Already in the early 2000s, scientists predicted the return of psychedelics to science. This was facilitated by the softened stance of the FDA, which issues spot approvals for experiments using psychoactive substances every few years. So in the early 1990s, psychopharmacology researcher Rick Strassman unexpectedly received limited approval to study the hallucinogen DMT. Private longitudinal studies that managed to slip through the bureaucratic cracks proved the safety of human studies. In 2013, a book called The Psychedelic Renaissance, by British doctor Ben Sessa, was published with the tagline, “Can psychedelics do for psychiatry what the microscope did for biology and the telescope to astronomy?” In 2014, scientists asked for a complete lifting of the ban on psychoactive substance research. In 2021, the first state grant was awarded to study the effectiveness of psilocybin in treating tobacco addiction.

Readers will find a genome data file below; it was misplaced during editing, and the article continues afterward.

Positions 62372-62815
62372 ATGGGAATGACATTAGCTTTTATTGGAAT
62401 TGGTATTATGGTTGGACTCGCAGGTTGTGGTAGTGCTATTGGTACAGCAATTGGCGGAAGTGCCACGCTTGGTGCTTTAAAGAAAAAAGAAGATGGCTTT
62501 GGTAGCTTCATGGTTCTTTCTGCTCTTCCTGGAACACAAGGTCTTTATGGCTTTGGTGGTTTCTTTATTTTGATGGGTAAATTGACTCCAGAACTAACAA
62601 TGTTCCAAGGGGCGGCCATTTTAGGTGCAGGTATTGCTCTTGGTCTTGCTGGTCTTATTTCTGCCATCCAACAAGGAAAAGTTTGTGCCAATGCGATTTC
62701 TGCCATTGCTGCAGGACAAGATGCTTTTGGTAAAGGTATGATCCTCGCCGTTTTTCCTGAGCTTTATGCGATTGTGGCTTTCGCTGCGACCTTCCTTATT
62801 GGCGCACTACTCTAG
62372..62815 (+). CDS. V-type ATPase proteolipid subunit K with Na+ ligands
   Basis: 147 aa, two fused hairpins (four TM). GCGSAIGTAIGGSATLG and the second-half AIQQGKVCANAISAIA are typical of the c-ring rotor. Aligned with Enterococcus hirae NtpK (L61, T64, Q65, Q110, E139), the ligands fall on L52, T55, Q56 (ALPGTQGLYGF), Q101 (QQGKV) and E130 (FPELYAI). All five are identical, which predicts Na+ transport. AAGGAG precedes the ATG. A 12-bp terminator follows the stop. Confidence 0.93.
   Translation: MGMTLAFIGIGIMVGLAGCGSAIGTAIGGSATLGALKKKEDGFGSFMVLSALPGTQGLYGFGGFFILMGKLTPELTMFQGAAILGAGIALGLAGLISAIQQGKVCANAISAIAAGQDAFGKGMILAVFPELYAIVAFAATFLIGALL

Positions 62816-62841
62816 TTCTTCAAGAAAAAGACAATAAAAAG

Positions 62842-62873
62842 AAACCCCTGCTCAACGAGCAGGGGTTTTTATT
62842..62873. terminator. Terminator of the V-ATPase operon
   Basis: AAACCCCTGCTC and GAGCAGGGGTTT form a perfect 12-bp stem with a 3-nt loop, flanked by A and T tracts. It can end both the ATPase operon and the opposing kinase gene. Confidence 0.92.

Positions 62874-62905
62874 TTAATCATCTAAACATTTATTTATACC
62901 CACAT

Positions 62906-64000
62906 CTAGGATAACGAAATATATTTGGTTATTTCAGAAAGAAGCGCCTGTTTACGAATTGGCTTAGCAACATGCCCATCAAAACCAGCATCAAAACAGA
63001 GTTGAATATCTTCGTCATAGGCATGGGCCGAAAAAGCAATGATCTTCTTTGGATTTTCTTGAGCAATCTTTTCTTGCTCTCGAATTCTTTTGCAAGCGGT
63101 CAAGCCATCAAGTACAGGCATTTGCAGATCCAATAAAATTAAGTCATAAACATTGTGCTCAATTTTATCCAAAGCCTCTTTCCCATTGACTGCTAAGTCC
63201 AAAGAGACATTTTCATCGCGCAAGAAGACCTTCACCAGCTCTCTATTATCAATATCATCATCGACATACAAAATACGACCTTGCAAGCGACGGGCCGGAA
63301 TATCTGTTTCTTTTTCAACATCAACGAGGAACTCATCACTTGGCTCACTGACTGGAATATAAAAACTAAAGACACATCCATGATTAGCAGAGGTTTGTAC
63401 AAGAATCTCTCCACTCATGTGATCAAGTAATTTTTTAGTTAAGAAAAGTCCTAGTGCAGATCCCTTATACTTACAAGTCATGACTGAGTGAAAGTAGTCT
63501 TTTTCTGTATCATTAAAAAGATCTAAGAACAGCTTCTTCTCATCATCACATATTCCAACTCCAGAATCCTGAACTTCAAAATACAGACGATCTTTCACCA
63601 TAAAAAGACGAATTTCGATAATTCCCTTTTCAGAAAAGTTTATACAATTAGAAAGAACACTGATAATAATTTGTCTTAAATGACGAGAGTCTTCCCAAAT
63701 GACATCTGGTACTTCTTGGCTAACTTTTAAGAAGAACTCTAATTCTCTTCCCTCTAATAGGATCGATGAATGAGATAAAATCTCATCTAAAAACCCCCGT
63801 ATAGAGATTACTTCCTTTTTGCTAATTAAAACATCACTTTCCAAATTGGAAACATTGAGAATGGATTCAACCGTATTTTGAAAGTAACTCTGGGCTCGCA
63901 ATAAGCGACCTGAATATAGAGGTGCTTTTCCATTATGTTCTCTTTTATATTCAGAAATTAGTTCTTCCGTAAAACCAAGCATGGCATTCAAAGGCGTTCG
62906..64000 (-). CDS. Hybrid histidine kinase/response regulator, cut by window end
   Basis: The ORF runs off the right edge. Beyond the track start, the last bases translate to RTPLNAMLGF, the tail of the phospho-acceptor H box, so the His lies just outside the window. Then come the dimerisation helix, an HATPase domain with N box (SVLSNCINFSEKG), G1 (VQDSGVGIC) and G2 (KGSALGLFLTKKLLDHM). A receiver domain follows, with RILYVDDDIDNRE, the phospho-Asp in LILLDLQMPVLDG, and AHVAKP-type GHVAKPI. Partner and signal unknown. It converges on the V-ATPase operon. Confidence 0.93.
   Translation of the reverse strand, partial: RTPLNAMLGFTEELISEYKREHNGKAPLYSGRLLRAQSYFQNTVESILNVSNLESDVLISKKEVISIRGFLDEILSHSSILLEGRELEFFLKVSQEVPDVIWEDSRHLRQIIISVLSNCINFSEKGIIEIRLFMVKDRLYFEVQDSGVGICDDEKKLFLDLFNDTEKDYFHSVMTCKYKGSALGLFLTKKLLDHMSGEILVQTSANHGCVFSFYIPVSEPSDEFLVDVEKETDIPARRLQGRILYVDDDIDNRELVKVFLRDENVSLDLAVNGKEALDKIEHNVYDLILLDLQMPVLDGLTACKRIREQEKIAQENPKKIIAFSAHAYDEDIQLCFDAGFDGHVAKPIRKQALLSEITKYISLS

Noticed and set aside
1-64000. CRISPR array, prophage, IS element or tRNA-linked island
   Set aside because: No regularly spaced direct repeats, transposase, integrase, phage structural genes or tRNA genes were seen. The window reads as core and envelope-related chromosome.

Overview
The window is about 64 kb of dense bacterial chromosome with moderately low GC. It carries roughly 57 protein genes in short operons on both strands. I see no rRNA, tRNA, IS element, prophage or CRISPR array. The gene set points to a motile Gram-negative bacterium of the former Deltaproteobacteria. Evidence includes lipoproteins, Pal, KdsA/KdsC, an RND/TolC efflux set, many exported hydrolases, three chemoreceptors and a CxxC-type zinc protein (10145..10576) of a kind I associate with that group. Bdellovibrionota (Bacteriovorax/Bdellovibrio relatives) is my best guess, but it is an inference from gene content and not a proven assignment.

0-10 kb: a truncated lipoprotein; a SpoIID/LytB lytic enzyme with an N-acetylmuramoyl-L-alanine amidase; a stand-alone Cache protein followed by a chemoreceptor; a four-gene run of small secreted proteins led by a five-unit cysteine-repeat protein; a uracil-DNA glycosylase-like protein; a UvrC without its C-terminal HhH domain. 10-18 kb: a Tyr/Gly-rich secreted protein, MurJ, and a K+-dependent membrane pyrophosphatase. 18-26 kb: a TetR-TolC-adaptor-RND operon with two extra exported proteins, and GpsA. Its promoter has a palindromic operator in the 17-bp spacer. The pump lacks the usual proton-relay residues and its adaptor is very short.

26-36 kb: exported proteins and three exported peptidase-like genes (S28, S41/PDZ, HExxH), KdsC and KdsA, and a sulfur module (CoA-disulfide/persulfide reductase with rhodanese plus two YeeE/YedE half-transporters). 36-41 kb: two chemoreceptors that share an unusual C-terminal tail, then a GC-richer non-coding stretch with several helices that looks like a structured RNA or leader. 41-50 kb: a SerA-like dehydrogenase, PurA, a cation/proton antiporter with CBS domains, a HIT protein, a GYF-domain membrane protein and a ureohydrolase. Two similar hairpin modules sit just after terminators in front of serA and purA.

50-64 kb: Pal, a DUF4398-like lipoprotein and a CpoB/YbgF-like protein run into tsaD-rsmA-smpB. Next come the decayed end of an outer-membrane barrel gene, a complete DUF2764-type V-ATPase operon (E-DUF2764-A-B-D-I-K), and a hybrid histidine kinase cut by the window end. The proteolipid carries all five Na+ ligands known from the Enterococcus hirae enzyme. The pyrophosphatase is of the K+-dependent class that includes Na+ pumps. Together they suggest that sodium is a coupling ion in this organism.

News of the emergence of a new market has got businesses excited. According to Business Insider, venture capitalists, including PayPal creator Peter Thiel and crypto investor Michael Novogratz, have invested a combined $139.8 million in psychedelics over several years. A beautifully illustrated infographic was released for investors in fall 2021 that clearly shows the current state of the market. Fortune writes:
Once a risky investment, the cannabis industry has established itself as one of the fastest-growing investment opportunities on the planet, with the sector outperforming the broader market already this year.
For the first time, we are seeing a similar trajectory emerge for the psychedelic industry. Smart capital is moving in to take advantage of the opportunity to invest in the next frontier.
Despite being an industry in its early stages, the potential for psychedelic health care is growing, with the market projected to reach $10.75 billion by 2027.
One market research agency goes further, increasing that figure to $69.7 billion.